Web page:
It is important to note that the ultrasonic wave emitting-receiving portion 13b is moved in substantially parallel with the observing portion 13a so as to be brought into direct contact with the body cavity wall 6 as described previously. Thus, a clearance large enough to ensure observation of the body cavity wall 6 is provided between the view window 17 of the observing portion 13a and the body cavity wall 6 to be examined. It follows that a skill of high level is not required for bringing the ultrasonic wave emitting-receiving plane of the portion 13b into direct contact with the desired portion of the body cavity wall 6 without fail. Further, the diagnosis can be performed with the illumination window 18 of the observing portion 13a kept sufficiently apart from the body cavity wall 6, rendering it substantially impossible for the body cavity wall to be burned.

In the embodiment described above, a system constructed by a parallel moving link mechanism and an operation knob connected to the link mechanism is used for moving the ultrasonic wave emitting-receiving plane of the portion 13b in substantially parallel with the view window 17 of the observing portion 13a. But, the parallel moving mechanism need not be restricted to the system mentioned above. For example, a pantograph mechanism through which the ultrasonic wave emitting-receiving portion is supported by the observing portion may be used for achieving the parallel movement of the wave emitting-receiving portion.

Claims (11)

What is claimed is:
1. An endoscope having an ultrasonic diagnosis function, comprising:
a control section for controlling operations of the endoscope;
a distal end; and
a flexible tube connecting said control section and said distal end; said distal end including:
an observing portion coupled to said flexible tube, said observing portion having a first axis, and being provided with a view window and an illumination window formed on one surface thereof substantially in parallel with said first axis;
an ultrasonic wave emitting-receiving portion located adjacent to said observing portion and having a second axis substantially in parallel with and selectively aligned with said first axis and provided with an ultrasonic oscillator having an ultrasonic wave emitting and receiving plane substantially in parallel with said view window and said second axis; and
a mechanism coupled to said observing portion and to said ultrasonic wave emitting-receiving portion for moving said ultrasonic wave emitting-receiving portion relative to said observing portion such that said second axis is moved away from but substantially in parallel with said first axis and for keeping said ultrasonic wave emitting-receiving plane substantially parallel with said view window.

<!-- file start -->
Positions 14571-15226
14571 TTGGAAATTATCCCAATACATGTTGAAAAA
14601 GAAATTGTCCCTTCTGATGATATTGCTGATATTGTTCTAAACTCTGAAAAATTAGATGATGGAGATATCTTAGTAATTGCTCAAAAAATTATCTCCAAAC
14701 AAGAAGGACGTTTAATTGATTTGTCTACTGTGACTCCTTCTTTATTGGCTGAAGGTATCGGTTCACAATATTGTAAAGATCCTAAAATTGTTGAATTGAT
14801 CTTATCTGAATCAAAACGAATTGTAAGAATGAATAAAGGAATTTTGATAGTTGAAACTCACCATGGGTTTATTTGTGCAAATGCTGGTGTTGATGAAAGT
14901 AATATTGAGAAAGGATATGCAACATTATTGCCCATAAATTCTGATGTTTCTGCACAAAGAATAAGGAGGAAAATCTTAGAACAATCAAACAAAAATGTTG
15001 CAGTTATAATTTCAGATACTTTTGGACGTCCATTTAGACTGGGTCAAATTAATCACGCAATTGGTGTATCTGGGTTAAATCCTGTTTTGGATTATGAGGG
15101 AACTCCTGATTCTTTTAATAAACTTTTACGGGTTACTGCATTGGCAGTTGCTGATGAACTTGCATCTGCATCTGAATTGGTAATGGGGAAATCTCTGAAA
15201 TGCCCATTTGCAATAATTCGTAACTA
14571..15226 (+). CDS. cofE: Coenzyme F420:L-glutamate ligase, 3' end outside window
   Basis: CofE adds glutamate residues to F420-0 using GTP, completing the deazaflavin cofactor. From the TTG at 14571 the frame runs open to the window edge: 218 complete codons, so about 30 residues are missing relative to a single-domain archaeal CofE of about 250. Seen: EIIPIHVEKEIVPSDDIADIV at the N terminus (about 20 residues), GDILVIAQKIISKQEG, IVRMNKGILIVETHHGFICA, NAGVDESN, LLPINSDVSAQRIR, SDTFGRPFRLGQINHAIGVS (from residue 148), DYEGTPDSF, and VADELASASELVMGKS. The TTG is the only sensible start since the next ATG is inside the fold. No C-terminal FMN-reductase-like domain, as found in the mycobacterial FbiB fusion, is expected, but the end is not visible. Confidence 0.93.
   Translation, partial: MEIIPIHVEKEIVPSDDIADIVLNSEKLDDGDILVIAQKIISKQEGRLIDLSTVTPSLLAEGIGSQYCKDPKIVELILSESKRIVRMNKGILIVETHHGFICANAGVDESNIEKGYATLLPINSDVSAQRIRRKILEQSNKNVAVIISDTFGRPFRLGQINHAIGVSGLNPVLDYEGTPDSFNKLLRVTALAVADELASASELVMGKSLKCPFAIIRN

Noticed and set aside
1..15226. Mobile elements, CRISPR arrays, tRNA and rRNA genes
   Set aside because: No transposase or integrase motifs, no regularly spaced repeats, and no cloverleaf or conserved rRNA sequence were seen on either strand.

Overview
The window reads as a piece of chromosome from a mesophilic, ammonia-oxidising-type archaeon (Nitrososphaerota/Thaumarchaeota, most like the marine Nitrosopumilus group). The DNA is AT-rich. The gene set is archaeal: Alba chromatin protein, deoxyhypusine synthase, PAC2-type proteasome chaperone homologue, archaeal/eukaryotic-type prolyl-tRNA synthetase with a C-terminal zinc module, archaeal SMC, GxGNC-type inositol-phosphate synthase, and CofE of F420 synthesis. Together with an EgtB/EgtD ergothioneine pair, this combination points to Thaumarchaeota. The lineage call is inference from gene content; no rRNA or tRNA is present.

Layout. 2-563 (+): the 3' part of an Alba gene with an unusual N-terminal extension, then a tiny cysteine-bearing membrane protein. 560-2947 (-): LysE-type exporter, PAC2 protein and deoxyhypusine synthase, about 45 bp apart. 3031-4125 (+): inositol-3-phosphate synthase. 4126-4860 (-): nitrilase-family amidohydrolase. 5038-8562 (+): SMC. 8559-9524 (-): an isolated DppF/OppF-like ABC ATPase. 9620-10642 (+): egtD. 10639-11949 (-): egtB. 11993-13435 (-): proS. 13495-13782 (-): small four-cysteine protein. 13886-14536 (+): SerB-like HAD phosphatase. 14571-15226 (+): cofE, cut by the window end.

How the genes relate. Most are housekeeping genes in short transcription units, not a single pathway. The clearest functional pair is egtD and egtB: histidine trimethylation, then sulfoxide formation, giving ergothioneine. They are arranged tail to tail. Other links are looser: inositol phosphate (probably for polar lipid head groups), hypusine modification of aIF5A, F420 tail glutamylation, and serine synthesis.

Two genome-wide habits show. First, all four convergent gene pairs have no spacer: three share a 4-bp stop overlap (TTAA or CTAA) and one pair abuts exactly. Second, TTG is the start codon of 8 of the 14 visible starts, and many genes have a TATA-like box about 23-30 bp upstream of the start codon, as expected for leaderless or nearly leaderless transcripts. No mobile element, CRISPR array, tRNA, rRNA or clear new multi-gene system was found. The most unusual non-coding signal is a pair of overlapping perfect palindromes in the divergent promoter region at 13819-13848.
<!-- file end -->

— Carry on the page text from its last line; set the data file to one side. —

2. The endoscope according to claim 1, wherein said mechanism for moving said ultrasonic wave emitting-receiving portion relative to said observing portion comprises:
a plurality of links coupling said ultrasonic wave emitting-receiving portion to said observing portion; and
an operating member mounted to said control section and being coupled to said links for driving said links to move said portions relative to each other.
3. The endoscope according to claim 2, wherein said plurality of links comprises a pair of substantially parallel links, each link being pivoted at the respective end thereof to said observing portion and to said ultrasonic wave emitting-receiving portion, respectively, so that said links remain substantially parallel with each other during movement of said links, said links comprising a parallel moving link mechanism.
4. The endoscope according to claim 2, wherein said observing portion and said ultrasonic portion have sides, and wherein said plurality of links comprise two pairs of links, each of the links forming each pair being pivoted to the side of each of said observing portion and said ultrasonic wave emitting-receiving portion.
5. The endoscope according to claim 4, wherein said sides of said observing portion and of said ultrasonic portion comprise respective opposed side planes.
6. The endoscope according to claim 4 or 5, wherein said sides are substantially perpendicular to said ultrasonic wave emitting and receiving plane and to said view window.
7. The endoscope according to claim 3 or 4, wherein said observing portion has a tip end portion which is provided with at least one abutment means against which a respective one of said links abuts to maintain said ultrasonic wave emitting-receiving portion at a position at which said second axis is substantially aligned with said first axis.
8. The endoscope according to claim 7, wherein said abutment means comprises a substantially smooth surface on said tip end portion of said observing portion.